Sex brings out the absolute worst in humankind. I suppose it wouldn’t be poetic if it weren’t also true that sex can bring out the absolute best in humans as well. Poetry and literature as we know it would probably not be possible if it weren’t for sex.

I just got married. I couldn’t be happier about it. I don’t necessarily believe that monogamy is the only way that humans can (or should) interact on a sexual level, but I have made a choice to join in that sort of relationship. The fact that we can choose what sort of relationship we want to be in is probably one of our biggest problems because anyone that wants to have a different sort of relationship than what is deemed normal is often ostracized or worse.

Perhaps the best literary example of what came about as a result of sex is the Trojan War. Imagine it. Helen of Troy. The “face that launched a thousand ships.” And also spawned one terrible Wolfgang Petersen movie. All of that, because of parasites.

Maybe the Transformers are better off without it.

Maybe not.

Liebe ist in Ihrem Herzen.

Why Humans Suck Compared to Dinosaurs


A while back researchers located some dinosaur burrows in Montana. Of course, this proved that dinosaurs exhibited a burrowing behavior when the need arose. Just recently, further burrows were discovered in Victoria, Australia. The important thing to take away from this is that it shows a similar survival behavior from different species from different hemispheres. 110 million years ago, the Earth was a warmer place, but when Australia used to be situated at the south pole, it still got pretty cold in the winter. And apparently this was how they kept warm.

They were small dinosaurs, which makes sense. Comical as the image of a T-Rex burrowing into the soft sand of a riverbank is, it probably didn’t work that way.

The above cartoon is, as usual, my way of trying to be funny. Whether it’s successful or not, is not my call, but what I like is the idea that dinosaurs might compare survival adaptations, defenses, weaponry, in a civilized tone. It’s an anthropomorphism, which is the main point here. A similar discussion most certainly did occur between dinosaurs, but it probably would have been much more violent and probably involved the T-Rex trying to eat the Triceratops (though there is some debate over whether T-Rex was a hunter or a scavenger or both).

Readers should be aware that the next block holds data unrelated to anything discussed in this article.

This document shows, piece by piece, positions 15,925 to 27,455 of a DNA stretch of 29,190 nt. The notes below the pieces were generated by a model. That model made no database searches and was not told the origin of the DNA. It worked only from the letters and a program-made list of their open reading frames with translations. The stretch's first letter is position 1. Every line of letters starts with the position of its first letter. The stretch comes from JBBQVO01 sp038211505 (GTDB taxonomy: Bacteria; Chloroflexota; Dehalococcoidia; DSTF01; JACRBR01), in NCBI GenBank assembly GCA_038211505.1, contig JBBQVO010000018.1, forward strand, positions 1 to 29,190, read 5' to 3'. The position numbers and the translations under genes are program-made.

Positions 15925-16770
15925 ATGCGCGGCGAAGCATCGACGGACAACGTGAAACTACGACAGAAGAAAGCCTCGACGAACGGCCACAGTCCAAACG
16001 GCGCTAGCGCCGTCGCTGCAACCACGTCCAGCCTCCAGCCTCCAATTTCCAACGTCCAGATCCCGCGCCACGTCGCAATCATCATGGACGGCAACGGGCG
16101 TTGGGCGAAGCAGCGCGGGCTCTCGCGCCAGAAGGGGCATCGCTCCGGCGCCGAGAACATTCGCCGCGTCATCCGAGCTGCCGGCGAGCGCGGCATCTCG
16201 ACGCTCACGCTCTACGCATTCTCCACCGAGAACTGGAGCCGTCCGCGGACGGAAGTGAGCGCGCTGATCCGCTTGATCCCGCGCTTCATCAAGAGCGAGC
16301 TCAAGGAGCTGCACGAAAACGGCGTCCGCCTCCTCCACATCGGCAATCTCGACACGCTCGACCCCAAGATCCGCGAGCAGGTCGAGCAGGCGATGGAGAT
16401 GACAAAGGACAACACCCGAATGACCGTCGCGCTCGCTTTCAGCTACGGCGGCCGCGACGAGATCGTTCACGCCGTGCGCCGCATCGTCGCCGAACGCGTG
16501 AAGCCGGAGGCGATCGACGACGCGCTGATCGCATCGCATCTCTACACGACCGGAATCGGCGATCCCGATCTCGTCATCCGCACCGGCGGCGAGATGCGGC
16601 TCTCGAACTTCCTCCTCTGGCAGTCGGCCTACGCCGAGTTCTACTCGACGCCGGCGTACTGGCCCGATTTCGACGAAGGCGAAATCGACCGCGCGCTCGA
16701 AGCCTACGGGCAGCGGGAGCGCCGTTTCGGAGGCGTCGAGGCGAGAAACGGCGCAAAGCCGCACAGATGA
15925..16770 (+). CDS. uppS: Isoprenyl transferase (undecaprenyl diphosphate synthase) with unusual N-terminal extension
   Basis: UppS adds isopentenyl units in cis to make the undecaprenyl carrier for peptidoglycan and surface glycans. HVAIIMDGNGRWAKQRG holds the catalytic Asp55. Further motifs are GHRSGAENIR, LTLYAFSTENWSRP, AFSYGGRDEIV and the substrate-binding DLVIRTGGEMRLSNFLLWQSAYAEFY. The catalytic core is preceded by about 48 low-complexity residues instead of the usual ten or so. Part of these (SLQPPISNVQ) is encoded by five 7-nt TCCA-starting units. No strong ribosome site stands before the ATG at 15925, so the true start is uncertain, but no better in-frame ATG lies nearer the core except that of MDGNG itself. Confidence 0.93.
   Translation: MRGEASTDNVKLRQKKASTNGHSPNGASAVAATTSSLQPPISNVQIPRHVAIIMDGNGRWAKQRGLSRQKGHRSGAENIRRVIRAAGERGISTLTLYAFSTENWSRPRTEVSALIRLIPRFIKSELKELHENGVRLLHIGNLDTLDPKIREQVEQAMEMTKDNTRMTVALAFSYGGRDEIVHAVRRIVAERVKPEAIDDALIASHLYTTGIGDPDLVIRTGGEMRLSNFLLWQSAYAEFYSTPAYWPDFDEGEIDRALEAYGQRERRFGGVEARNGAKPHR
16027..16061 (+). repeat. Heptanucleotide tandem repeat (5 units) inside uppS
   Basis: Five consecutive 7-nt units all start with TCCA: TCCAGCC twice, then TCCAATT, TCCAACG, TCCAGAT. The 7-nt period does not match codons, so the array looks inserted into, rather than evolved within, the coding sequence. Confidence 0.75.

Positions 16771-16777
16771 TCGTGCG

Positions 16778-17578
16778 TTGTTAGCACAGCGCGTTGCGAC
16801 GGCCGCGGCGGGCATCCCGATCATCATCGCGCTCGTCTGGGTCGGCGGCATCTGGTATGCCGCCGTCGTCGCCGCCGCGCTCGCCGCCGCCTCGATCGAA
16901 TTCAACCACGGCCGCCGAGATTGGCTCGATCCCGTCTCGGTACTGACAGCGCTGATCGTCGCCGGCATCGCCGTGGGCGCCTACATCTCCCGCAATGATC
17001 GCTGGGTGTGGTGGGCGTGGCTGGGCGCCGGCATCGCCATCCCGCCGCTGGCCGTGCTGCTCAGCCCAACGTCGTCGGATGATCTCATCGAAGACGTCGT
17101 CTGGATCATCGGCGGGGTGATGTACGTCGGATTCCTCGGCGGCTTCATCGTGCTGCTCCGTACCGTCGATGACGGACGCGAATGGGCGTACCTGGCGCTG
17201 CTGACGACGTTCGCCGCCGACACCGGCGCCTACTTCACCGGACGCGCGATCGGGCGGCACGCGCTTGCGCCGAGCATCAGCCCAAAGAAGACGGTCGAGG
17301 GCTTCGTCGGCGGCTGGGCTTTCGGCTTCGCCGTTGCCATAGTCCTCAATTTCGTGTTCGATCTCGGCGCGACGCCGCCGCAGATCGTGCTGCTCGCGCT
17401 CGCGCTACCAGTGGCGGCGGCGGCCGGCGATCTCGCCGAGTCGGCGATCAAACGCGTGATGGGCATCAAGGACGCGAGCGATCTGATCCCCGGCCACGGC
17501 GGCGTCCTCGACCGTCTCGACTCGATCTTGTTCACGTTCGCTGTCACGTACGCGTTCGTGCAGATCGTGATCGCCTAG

The thing is humans have three or so key survival adaptations: opposable thumbs, upright stature, gigantic brain. Each of these things is a tremendous liability in other ways, however. For instance, our upright stature makes us slow runners. Our huge brains mean our head are big which makes human childbirth a harrowing and very dangerous activity.

So basically, when one is trying to make the argument that humans are the pinnacle, the zenith, the ultimate, in biological evolution (or creation), they have to acknowledge the fact that humans have problems. We really have no natural weaponry, no defense against cold, our immune systems suck, we’re not strong, fast, or agile. All we have is our brains and our ability to use tools.

Dinosaurs were the most successful animals to ever walk the planet. They lived for millions of years. Bipedal man has been here for about five hundred thousand years and homo sapiens for only about a hundred thousand. We have a long way to go before we are even in the same league as dinosaurs. If anything insects (cockroaches, for instance) are the most successful animals currently creeping across this world. Crocodiles, sharks, and other similar species are far older than humans. Turtles live longer.

I mean, if your standard is simply “ability to survive,” then humans suck. We have a very high opinion of ourselves and it’s utterly undeserved. That’s the funny thing.

Again, this is from a survival-ability standpoint. Obviously we’ve made more art. We have language. We have “civilization,” whatever that means. And I think a pat on the back is well deserved. Maybe a polite, quiet round of applause.

Good work people. Keep it up for a few million more years and we’ll really be something. Just don’t screw it up in the meantime, alright?


A Discussion of Transhumanism


It’s a difficult world that we live in. It’s a world of expectations and everyone seems to expect different things from it. As some would have it, we are to submit to the pseudo-random flux that is evolution. A biologist might define evolution as: the change in allele frequencies in a population over time.